The data suggest the economy needs help, said Samuel Miller, senior investment strategist at Signature Estate & Investment Advisors. “The numbers continue to show that the U.S. economic bounce back stalled in July,” he said. “Gains in leisure and hospitality show that the economy is reopening, but the level of unemployment and low labor force participation remains a major issue. Income growth in 2020 continues to be dependent on fiscal stimulus; the economy does not yet appear healthy enough to stand on its own. Because of this, we expect another large stimulus bill to pass.”

While current efforts are at “a stalemate,” Miller said, “The market may eventually force policymakers’ hands, but it hasn’t done so yet.”

Despite beating expectations, Christian Scherrmann, U.S. economist at DWS Group believes, the employment report indicates a “major loss of momentum” as some states stopped or even reversed re-opening efforts.

“Quite a few of these reversals happened around or after the report’s cut-off date for data collection of July, 18, making it difficult to assess today’s release,” he said. “In June, 1.98 million jobs were added, July registered an increase of 0.59 million. The report implies that roughly 16 million people were still unemployed, compared to 5.78 million in February. This illustrates that the labor market is still in a very difficult position and a full recovery might well take some time. We hope that today’s numbers, despite being solid compared to expectations, have their effect and spur the decision making process in Washington on new fiscal stimulus efforts.”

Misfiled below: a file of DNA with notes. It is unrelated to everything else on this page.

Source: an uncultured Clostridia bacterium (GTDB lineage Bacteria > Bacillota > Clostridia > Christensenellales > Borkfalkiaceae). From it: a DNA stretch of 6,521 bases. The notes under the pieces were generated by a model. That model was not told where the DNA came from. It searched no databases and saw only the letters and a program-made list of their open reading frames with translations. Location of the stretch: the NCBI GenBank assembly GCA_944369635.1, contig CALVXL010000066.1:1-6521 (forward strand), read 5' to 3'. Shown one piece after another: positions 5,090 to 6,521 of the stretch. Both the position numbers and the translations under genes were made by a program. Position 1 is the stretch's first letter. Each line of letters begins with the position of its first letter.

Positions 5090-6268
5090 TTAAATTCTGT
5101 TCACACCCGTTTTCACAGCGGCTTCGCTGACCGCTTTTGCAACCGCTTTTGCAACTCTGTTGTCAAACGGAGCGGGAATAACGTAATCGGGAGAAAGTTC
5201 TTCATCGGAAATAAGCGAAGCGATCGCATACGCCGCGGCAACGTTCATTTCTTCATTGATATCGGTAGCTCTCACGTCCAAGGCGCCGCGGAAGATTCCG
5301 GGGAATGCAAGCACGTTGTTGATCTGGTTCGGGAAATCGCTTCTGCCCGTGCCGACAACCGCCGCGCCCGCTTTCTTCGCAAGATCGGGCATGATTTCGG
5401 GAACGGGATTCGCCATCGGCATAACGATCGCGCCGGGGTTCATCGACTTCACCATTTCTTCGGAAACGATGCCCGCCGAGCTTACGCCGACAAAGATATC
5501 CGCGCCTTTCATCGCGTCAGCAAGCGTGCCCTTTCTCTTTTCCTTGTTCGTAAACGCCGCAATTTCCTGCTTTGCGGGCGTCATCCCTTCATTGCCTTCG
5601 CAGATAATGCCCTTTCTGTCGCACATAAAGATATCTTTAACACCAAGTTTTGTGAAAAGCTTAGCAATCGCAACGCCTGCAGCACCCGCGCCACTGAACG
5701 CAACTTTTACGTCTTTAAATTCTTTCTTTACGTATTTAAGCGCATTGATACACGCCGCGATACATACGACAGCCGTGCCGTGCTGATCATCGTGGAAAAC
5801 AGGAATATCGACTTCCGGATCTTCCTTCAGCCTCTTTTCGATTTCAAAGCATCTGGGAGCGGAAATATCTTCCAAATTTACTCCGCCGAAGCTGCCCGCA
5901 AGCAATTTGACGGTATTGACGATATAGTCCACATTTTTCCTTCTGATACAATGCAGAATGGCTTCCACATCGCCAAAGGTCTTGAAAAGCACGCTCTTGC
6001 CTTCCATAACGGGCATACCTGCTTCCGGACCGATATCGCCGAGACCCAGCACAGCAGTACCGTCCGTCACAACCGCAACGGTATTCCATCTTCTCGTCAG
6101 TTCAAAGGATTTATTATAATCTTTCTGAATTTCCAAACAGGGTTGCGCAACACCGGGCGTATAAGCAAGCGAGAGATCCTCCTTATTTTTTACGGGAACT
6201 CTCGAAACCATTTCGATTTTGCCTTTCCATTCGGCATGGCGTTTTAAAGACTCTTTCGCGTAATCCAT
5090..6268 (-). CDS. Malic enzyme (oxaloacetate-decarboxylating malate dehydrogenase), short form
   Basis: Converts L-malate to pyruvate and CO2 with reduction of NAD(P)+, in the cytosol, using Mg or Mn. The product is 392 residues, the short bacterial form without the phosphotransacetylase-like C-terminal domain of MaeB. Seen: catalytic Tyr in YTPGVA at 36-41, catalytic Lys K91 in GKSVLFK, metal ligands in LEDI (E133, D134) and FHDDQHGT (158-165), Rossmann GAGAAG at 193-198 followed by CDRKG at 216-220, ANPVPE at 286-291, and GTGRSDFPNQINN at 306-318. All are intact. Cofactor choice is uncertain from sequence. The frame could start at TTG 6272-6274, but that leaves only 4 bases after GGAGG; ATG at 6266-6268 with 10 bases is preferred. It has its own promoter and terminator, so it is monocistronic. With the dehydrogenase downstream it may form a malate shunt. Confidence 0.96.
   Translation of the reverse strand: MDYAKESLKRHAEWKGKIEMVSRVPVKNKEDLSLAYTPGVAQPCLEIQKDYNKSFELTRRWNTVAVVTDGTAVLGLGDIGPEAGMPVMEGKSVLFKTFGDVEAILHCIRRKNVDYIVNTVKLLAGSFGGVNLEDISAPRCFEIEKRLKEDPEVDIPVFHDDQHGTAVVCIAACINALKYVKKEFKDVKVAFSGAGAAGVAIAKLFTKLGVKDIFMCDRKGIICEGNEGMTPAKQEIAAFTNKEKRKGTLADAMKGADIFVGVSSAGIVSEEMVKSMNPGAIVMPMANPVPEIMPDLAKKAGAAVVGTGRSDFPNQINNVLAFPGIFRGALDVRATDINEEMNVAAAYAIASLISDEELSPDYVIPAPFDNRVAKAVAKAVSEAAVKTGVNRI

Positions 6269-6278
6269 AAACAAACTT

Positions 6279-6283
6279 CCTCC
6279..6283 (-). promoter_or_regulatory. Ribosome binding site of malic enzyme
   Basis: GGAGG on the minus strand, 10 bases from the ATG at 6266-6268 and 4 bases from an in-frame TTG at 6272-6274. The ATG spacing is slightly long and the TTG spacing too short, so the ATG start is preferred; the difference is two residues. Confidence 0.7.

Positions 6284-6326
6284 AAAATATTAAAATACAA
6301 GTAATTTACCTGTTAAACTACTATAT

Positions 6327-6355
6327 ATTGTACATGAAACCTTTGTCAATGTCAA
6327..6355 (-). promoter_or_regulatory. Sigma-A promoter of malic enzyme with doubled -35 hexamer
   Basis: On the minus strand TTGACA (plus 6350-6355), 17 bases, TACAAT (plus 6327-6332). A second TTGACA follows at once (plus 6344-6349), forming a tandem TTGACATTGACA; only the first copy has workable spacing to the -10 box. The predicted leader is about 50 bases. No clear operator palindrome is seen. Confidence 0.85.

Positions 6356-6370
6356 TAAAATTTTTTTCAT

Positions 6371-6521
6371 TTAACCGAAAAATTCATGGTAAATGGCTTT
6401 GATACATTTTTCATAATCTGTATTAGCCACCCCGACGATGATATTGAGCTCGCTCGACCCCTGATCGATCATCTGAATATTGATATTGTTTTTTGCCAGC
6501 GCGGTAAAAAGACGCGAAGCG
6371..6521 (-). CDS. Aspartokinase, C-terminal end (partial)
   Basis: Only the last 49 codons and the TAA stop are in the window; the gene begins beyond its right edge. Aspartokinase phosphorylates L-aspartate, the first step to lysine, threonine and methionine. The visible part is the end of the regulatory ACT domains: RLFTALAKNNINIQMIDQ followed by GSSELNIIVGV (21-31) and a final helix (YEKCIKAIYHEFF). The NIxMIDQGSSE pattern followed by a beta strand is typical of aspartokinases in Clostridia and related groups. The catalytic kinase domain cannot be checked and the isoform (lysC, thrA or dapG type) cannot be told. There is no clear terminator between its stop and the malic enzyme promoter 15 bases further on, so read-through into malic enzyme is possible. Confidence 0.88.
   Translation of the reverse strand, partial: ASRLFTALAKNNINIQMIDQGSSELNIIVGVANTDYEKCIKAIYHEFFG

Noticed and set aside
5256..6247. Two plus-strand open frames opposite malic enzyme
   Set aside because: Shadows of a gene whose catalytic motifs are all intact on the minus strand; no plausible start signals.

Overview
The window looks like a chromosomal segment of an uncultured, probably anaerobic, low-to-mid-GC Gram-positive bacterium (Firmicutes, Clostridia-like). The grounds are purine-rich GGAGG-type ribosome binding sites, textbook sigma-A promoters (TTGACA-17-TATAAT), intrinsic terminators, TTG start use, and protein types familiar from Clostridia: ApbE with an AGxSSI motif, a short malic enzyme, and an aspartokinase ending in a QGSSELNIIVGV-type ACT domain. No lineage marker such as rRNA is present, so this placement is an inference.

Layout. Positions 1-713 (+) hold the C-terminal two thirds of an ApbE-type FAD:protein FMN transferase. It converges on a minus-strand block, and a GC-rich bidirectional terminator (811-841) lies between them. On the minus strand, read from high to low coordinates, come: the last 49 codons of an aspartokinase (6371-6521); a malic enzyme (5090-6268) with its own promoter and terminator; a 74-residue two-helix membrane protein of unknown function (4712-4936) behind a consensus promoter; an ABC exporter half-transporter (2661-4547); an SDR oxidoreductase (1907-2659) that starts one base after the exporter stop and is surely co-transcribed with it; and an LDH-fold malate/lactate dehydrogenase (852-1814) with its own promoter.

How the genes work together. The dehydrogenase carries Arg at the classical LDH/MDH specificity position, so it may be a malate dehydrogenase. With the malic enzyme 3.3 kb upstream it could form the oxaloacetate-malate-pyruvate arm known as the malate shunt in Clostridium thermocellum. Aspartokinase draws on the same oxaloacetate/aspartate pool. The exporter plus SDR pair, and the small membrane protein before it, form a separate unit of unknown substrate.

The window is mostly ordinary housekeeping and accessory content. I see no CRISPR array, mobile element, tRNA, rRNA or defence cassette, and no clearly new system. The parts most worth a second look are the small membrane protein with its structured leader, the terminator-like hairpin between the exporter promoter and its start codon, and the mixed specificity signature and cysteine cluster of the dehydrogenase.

While fewer jobs were added in July, August’s report will be weaker, Diane Swonk. chief economist, Grant Thornton, predicted. s “The surge in employment at the state and local levels will no doubt reverse, given gridlock over a federal aid package including much-needed funding for the states,” she said. The fact that many school districts have decided to stay online in the fall semester will take a toll on hiring for education, come August. This is all against the backdrop of a lapse in unemployment benefits, which will curb spending in the months to come.”

Macro trends suggest the bump back in the economy in May and June tapered in July, said Michael Rosenbaum, CEO and founder of Arena.

“The broader trend of jobs created and destroyed has been taking place for a while, the employment report numbers were less significant and were broader macro opportunities,” he said. “What does life look like on the other side of this? If it looks like what it looked like in January, then we missed a massive opportunity” to restructure the economy, since, Rosenbaum believes, the current “pathway has failed us.”

“We need to come up with effective ways to move folks out of parts of the economy that are shrinking, into parts that are increasing,” he added. “If we do not do that, then GDP will continue to go down.”

Wholesale trade
Wholesale inventories fell 1.4% in June, after declining a revised 1.2% in May, first reported as a 2.0% drop, the Commerce Department said Friday.

Total inventories were 5.6% below the June 2019 level.

Sales of merchant wholesalers increased 8.8% in the month, after a 5.7% jump in May, but are down 8.5% year-over-year.

Economists expected inventories to fall 2.0%.